Olympia's Homeless or At-Risk Students

From civicintelligence

Prepared by Laura Minor

Submitted to Douglas Schuler

Civic Intelligence: Theory and Practice

Case Study: Homeless Education

Week 8, Wednesday, 5/18/2011


The main hope of a nation lies in the proper education of its youth. ~ Desiderius Erasmus
Homelessness is becoming increasingly evident in today’s society. Much of the homeless population is made up of a communities youth. Homeless children are amongst the most vulnerable in our country. In our local community, the Olympia school district had four hundred fifty seven documented students that had no place to call home in the 2009-2010 school year. (OSPI - 2009-10 Data Collection)

What’s being done to ensure the education of our local communitie's youth?
As a community, are we doing our part to ensure the strength of our nation?


  • Orientation - describes the purpose, principles and perspectives that help energize an effective deployment of civic intelligence.
  • Organization - refers to the structures, methods and roles by which people engage in civic intelligence.
The Welcome Room is a federally-funded program, located at Madison Elementary School in Olympia’s Eastside neighborhood. The program is designed to support students who are at-risk or experiencing homelessness. They continually seek ways to remove all barriers to children’s enrollment, attendance and academic achievement in school, as well as offer an array of programs and enrichment classes to enhance a student’s education and life. Their goal is to meet each student’s needs and ensure success for every child every day. ~ OSD, Welcome Room Brochure 2011
  • Engagement - refers to the ways in which civic intelligence is an active force for thought, action, and social change.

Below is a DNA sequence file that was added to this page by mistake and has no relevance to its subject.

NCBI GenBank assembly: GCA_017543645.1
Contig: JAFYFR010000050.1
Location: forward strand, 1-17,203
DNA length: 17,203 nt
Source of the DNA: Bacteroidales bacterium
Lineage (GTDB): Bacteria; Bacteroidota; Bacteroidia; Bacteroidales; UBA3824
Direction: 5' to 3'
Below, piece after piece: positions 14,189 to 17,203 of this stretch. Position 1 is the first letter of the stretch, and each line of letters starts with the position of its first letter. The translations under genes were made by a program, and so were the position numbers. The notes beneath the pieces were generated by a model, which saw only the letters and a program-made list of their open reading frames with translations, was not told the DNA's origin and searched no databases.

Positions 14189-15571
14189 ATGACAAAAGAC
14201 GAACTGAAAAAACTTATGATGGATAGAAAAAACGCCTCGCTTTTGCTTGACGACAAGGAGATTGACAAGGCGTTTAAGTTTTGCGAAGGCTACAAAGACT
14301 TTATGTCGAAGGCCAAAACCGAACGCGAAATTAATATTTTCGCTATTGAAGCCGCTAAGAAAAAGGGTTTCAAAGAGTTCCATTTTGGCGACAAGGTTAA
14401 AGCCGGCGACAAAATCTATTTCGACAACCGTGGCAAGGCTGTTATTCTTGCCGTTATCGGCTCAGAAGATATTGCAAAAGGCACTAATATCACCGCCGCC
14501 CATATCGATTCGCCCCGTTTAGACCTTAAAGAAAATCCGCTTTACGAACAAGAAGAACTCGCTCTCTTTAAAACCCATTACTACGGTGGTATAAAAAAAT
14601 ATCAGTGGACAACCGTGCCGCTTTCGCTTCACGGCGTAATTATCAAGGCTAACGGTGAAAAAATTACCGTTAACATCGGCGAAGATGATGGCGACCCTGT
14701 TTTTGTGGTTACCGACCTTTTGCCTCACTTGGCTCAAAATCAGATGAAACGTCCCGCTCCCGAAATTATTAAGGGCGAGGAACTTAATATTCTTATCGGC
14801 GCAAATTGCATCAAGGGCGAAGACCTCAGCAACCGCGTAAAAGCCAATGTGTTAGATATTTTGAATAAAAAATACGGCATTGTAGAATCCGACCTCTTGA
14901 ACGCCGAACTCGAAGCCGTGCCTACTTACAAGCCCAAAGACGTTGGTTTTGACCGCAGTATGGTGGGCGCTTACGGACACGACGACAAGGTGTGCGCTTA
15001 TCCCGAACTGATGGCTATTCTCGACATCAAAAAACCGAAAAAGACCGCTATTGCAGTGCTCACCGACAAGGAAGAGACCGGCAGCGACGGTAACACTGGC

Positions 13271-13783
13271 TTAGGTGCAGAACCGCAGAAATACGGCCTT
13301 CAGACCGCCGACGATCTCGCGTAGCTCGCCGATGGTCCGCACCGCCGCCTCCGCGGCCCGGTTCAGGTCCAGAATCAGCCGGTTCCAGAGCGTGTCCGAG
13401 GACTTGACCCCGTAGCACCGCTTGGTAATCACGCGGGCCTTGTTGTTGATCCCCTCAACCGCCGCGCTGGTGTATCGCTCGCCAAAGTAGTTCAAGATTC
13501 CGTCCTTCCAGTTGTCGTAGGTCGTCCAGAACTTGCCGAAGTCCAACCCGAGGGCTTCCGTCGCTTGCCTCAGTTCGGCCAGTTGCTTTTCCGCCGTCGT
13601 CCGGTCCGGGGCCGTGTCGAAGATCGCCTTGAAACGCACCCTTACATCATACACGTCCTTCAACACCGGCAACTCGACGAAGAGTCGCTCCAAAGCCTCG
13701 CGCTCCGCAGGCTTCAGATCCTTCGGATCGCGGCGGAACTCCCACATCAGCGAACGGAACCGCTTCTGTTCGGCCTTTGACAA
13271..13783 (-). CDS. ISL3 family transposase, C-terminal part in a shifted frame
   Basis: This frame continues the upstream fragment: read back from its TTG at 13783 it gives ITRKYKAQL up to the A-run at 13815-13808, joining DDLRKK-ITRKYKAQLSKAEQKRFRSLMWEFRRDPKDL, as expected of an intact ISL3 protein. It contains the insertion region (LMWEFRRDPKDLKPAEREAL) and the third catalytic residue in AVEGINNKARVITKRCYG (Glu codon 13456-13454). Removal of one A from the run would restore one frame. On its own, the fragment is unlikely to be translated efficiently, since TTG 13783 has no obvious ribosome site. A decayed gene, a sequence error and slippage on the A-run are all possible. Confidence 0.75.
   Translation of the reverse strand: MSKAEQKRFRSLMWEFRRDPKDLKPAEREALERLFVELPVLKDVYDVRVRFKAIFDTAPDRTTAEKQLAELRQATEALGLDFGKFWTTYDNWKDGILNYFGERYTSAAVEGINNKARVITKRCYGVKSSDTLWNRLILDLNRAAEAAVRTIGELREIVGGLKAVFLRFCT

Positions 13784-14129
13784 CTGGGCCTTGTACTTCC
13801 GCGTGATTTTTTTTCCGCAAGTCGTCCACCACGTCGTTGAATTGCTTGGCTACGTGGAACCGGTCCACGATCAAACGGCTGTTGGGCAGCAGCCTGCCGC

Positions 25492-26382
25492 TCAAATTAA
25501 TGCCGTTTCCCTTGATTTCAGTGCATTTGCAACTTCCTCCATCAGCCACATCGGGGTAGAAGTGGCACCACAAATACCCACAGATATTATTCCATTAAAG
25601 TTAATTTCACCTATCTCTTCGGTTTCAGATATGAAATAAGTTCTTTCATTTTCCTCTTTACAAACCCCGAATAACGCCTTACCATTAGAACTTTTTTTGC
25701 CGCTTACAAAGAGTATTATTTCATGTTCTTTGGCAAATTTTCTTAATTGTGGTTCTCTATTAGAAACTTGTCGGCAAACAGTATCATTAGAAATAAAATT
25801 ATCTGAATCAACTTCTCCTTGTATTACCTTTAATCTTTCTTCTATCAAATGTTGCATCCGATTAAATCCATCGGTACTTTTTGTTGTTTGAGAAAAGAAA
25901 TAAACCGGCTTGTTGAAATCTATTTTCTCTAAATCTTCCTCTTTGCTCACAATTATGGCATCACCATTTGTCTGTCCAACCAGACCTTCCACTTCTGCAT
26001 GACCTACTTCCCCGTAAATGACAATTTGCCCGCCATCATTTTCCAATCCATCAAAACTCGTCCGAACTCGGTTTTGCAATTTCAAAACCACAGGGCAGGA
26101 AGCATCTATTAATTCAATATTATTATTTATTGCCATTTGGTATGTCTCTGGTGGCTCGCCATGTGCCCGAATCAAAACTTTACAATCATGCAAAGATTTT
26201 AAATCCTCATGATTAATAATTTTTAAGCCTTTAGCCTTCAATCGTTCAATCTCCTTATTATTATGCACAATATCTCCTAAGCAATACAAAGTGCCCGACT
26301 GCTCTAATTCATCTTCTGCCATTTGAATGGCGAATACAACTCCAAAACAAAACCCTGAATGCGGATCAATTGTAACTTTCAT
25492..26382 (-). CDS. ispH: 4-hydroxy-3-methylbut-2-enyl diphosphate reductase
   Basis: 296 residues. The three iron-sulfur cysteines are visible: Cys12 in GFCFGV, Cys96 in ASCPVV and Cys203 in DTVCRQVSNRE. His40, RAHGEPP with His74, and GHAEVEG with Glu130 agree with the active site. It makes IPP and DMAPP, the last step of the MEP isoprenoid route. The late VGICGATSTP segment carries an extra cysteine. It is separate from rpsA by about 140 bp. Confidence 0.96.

The Welcome Room requests community involvement. It is critical to the students and program. They strongly encourage the community to get involved with fundraisers and donate items from the Wish List to help the students and families in need.
They hold monthly fundraisers, such as canned food, toilet paper, umbrella and penny drives.
The Wish List Items include...
    • Miniature First Aid kit
    • Laundry detergent/quarters
    • Deodorant
    • Toothbrush/toothpaste
    • Head lice kits/combs
    • Combs/brushes
    • Soap
    • Shampoo/conditioner
    • Disposable razor
    • Panty liners
    • Lotion
    • Gently used children/teen clothes and shoes
    • Toys/books

  • Intelligence - refers to the ways that civic intelligence lives up to its name.
The Welcome Room offers the following programs to help remove many of the barriers homelessness causes, with regard to cultivating our youths education.
    • A before-school group specifically designed to reduce stress and prepare children for the school day.
    • Tutoring, academic support and academic monitoring.
    • After school Homework Club and enrichment programs including meals, field trips and other activities.
    • Guidance with community resources.
    • School supplies and clothes for students as they need them.
    • Breakfast and lunch.
    • Preschool program for four and five year-olds.
  • Products & Projects - refers to some of the outcomes, both long-term and incremental, that civic intelligence might produce.
The Welcome Room offers support and counseling to assist parents in meeting their childrens needs.
Hopefully by educating the youth, they will be provided with the opportunity to break the cycle of homelessness and contribute productively to their communities.
  • Resources - refers to the types of support that people and institutions engaged in civic intelligence work need.